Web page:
Old Skies is the upcoming time travel point-and-click from Wadjet Eye Games. Dave Gilbert originally created Old Skies for a game jam anonymously after the release of Unavowed. The designer was considering his options for creative outlets after many, including PC Gamer, thought his previous work rocked. So after completing his brief look into time travel, and seeing a reasonable ripple of attention, he was happy enough to take the concept and create a full game following the adventures of Old Skies' star, Fia Quinn.
From the moment I drop into the demo of Old Skies, it establishes Time Agent Quinn's personality. She's confident, humorous with a sarcastic undertone, and suitably weary of the management (or brass) at her job. Despite her unconventional work, her tone is almost familiar to the player like an old friend and that's always a good start for a point-and-click. Especially when I'm a Grim Fandango's Manny Caleva type of girl.
Perhaps that's helped by her handler Nozzo, whom she can have a casual chat with whenever she's stuck. Rather than murmuring to her at every turn, Quinn has a conversation—a pleasant change from most point-and-clicks.
In Old Skies Fia will be transported to several different time periods to essentially babysit some extraordinarily wealthy individuals. Time travel is now a commodity for the rich, who can travel forward or back in time with supervision, and even pay to save the lives of friends or family members if that person's influence on history is small enough. I began my journey with Quinn in a New York construction site in the year 2024. Her client is a Dr Joe Anderson, a brilliant scientist who is responsible for medical tech advancing so far to push the average human life expectancy past the age of one hundred. So you can say his influence on humanity is pretty hefty.
Anderson's mission is simple enough. Take the scientist to a local diner for some food and then bring him back in one piece. Easy. Or it would be if Anderson didn't have an ulterior motive in mind and escapes out the back of the diner leaving you with the bill and a potential time travel disaster on your hands. I'm not sure which is ruder.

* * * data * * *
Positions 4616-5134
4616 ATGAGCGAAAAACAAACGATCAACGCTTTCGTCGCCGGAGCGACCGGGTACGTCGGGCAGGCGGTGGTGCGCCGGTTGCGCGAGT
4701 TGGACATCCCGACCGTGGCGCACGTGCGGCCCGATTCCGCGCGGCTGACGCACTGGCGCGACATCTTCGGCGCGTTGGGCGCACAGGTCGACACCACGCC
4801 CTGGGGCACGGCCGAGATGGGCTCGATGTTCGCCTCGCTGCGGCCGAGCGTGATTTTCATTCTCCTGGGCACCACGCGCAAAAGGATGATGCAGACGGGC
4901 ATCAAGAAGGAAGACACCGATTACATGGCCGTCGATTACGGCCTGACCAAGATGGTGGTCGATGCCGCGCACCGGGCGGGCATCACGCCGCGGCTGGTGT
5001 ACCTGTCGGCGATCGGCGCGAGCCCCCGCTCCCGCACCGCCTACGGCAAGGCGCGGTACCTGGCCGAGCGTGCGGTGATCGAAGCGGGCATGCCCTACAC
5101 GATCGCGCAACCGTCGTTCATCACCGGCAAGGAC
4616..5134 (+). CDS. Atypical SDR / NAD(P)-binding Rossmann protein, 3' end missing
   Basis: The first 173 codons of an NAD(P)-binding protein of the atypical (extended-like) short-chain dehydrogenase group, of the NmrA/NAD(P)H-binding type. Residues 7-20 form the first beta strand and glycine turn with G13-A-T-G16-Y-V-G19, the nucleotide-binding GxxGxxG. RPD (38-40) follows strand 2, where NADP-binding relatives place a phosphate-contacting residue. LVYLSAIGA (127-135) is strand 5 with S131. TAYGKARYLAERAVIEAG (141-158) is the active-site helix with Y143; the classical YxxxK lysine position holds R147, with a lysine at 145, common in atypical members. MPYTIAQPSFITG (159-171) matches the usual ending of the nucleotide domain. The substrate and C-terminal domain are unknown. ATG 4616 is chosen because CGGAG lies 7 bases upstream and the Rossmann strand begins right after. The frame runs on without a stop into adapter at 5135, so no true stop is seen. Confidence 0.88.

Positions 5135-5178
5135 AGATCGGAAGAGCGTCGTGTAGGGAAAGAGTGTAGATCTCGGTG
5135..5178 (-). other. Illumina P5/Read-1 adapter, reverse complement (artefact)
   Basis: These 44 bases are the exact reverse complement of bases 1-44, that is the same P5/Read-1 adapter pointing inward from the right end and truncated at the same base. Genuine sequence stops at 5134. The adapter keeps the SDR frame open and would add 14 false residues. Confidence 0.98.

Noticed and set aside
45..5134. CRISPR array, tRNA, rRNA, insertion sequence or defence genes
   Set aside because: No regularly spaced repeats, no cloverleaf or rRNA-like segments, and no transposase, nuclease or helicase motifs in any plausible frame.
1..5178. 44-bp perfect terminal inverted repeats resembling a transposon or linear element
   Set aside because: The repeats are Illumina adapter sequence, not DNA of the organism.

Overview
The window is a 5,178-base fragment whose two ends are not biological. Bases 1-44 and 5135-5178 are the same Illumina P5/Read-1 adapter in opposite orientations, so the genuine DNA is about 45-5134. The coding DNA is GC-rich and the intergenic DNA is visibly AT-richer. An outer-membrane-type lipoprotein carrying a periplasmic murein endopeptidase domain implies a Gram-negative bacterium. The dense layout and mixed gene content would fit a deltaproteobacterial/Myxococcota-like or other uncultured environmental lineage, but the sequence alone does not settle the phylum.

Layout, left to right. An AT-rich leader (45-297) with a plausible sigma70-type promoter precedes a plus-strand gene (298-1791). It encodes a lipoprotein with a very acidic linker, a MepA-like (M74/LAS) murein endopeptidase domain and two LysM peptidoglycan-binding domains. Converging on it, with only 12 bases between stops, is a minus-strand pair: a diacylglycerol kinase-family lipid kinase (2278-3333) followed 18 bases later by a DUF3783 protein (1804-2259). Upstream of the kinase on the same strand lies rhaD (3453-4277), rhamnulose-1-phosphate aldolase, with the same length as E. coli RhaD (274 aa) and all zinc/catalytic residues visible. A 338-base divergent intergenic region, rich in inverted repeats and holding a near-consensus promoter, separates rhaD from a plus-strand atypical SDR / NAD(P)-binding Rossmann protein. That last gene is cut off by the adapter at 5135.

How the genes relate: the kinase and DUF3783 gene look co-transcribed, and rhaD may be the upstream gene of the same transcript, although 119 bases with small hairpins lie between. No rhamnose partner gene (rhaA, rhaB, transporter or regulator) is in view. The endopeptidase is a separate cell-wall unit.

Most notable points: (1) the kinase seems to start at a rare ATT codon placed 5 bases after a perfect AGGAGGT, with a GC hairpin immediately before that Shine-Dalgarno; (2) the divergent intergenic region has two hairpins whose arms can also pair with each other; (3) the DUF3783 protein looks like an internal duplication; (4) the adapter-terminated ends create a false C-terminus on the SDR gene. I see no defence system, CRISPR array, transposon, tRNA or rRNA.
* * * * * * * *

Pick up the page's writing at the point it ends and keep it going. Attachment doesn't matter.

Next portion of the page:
The demo for Old Skies surprised me in its depth. Within only an hour, I felt like I fully understood Fia Quinn's personality, her relationship with her company and trusty colleague Nozzo, and ultimately what's at stake as a Time Agent. A mission that starts out as simply as a man reminiscing about his young adult appetite becomes a drawn-out chase sequence ending up on a rooftop and a delicate moral decision.
Here is that question. Do you tell someone the truth even if it hurts, or leave them in blissful ignorance? Is it better to lie or to let someone in their last moments know the truth? Neither will feel good for Fia Quinn or yourself, but it's these sorts of questions that will show just how painful time travel can be, especially for those who have to protect the timeline.
As for those time travel puzzles, well, this demo only showed us a few logic puzzles, but Gilbert previously mentioned puzzles get a little wackier with time travel in future missions. Do you know someone needs to trip for you to best them? Well die, rewind time, and then place a banana peel there for the next time around. You get the idea.
I've always enjoyed point-and-clicks because they give you some of gaming's best puzzles and characters in combination. Although the demo of Old Skies had a few brain teasers to trial, I was mostly impressed with the games' inhabitants. It exhibited expressive voice acting and writing that clearly showed its casts' personalities.
One young woman appears in a single scene of the demo but as a time traveller you know her fate. She's plucky and smart and just a few years away from death. It hurts, you've known her for five minutes and you're already mourning the loss of this brilliant woman. But while she's there, and you're having a conversation with her, she's a joy to talk to, and so you savour it.
Dr Joe Anderson is also a complex character. You find out very quickly he's sick, and despite his own ability to extend the lives of his patients, he'll die quite young. It's unfair and so all he wants, or at least all he tells us at first, is to enjoy a greasy meal like he did as a teen. When his true motives are exposed, it's not that he's a bad man, or a terrible person. In fact he's morally trying to achieve a good thing, but the potential consequences of his actions are bad. Very bad. And so much worse than the good he's trying to achieve. Again, it's not fair. He's a good man addled with bad luck despite the masses of talent he has been given.
Although Old Skies won't have massive branching narratives where you can decide who lives or dies, it'll have key decisions. Fia Quinn must protect the timeline no matter what. But I have a feeling she one day might break her company's code and delicious chaos will ensue. Without a time machine, I guess we wait to find out.